Weekly-3/2 Alone on 8?

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Dlan
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Weekly-3/2 Alone on 8?

Unread post by Dlan » Tue Mar 03, 2020 9:21 am

Are there times when you should call alone on 8 points?

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Wes (aka the legend)
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Unread post by Wes (aka the legend) » Tue Mar 03, 2020 7:05 pm

Dlan wrote:
Tue Mar 03, 2020 9:21 am
Are there times when you should call alone on 8 points?
Sure of course. A classic example is if you were the dealer going alone in clubs with:

(Card_K-C) (Card_J-C) (Card_J-S) (Card_K-H) (Card_Q-H)

Your P having the (Card_A-H) could easily screw up your team's chances of getting 2 points so you should go alone.

Your hand:

(Card_J-H) (Card_K-H) (Card_Q-H) (Card_10-H) (Card_A-D)

Is a bit more controversial and it goes back to the argument Irishwolf made in this thread: viewtopic.php?f=8&t=323

The problem with going alone is you're inducing S1 to play more correctly vs your range. Notice what happened when you went alone. I led the 10D, the exact worst lead for your holding, luckily you escaped. But if you had just called, now my leads tend to veer toward singleton green, and thus I would've led the 9C which is an awesome lead for your holding. This dynamic--the fact that S1's leading range changes based on whether you go alone or not--is very important. Kudos to Irishwolf for being the first to bring this up as I have never seen this talked about in any euchre literature I have ever read, and I have never heard any strong players talk about it either, but it's real. I think just calling and inducing S1 to make friendlier leads for your holding is the better play. I think creating this favorable dynamic outweighs the rare time your P gets in the way with your holding.

irishwolf
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Unread post by irishwolf » Wed Mar 04, 2020 8:38 am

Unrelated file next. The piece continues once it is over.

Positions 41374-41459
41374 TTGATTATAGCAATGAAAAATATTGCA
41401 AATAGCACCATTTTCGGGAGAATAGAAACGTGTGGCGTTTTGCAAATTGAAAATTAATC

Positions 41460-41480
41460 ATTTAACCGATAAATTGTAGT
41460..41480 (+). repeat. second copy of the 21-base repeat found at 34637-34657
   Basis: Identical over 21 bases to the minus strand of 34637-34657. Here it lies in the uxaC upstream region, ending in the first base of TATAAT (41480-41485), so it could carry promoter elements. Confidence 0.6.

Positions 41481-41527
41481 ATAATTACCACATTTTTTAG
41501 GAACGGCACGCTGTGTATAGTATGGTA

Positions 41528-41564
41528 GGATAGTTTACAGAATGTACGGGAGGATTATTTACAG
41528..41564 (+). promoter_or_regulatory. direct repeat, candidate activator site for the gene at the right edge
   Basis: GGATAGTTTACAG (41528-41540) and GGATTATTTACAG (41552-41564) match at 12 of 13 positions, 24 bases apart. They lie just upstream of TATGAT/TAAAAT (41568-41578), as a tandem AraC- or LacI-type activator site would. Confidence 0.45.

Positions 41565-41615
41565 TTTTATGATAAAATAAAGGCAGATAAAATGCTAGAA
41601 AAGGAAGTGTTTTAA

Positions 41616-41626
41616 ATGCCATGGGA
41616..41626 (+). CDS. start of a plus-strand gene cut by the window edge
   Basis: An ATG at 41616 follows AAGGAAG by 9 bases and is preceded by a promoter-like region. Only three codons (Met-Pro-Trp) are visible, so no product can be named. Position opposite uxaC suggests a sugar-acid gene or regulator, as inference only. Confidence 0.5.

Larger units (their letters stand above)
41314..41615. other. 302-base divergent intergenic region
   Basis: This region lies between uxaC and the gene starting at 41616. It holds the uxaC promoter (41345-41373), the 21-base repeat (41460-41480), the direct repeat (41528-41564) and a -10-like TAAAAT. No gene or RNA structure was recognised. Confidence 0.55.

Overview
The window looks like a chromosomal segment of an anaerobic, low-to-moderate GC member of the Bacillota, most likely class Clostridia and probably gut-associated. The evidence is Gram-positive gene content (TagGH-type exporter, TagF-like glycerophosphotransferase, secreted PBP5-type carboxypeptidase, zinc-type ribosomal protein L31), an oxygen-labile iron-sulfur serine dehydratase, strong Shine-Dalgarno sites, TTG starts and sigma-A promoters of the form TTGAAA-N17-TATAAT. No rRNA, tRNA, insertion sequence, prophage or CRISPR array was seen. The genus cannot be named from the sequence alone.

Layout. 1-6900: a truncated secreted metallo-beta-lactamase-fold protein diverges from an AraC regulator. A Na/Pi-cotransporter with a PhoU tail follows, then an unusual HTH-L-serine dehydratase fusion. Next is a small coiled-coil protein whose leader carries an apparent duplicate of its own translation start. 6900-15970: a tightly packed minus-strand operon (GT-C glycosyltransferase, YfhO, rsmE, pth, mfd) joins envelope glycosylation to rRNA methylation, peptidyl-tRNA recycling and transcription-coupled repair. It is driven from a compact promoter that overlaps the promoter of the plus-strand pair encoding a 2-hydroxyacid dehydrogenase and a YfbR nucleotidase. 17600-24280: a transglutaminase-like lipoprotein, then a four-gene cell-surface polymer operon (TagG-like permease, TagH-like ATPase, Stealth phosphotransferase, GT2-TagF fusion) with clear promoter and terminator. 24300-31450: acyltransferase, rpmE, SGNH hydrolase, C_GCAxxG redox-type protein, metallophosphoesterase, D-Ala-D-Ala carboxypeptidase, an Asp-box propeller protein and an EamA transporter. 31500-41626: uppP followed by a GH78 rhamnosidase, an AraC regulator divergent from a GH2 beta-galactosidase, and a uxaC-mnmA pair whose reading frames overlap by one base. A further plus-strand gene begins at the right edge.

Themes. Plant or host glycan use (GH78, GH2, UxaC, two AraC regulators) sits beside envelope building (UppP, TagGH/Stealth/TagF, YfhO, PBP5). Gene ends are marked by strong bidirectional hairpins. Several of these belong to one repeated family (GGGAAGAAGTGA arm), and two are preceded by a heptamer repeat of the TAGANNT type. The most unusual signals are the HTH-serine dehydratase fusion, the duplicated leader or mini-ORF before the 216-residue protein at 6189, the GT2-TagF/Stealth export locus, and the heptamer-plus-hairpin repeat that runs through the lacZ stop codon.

Especially true when holding the ace in next. Many against a loner will lead next off suit. In this example S1 has a choice of clubs or diamonds and saving his only potential stopper spades. I brought up this same discussion on ES about 2009, where it was a big discussion and no one there among some very excellent players had never considered it. Only one there after much discussion still objected. Guess who that was . . .? Lol,

Lawyers never admit they are wrong!

Richardb02
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Unread post by Richardb02 » Fri Mar 06, 2020 8:18 pm

Please bear with me while I go back to the basics of:
Defending Against a Lone, from Ohio Euchre, starting at:
Https://ohioeuchre.com/E_loneDef.php

I could not get the link to work. You may have to type the address into your browser. You can also go to Euchre Lessons, find search and search on:
“Defending against a Lone”

The guidance is you can easily stop a Lone if your hold:
The Right
A Protected Left (Lx trump)
A Protected Ace (Axx)
Simply, but not so simply, hold your protected winner until you have the last play

If the Lone is called from S3 (Seat 3, you and Partner are S2 & 4):
S1 sit outs, S2 leads Next and S4, Dealer, has discarded hopefully Next and can Trump or over-trump S3

Important Note, if an Ace is lead and you are Void, lead your highest trump, unless you only have a 9 Of trump, which is no better than the Ace.

Much more common is, if you have a single (not necessarily a Singleton) Ace, do NOT lead the Ace. Lead your shortest suit.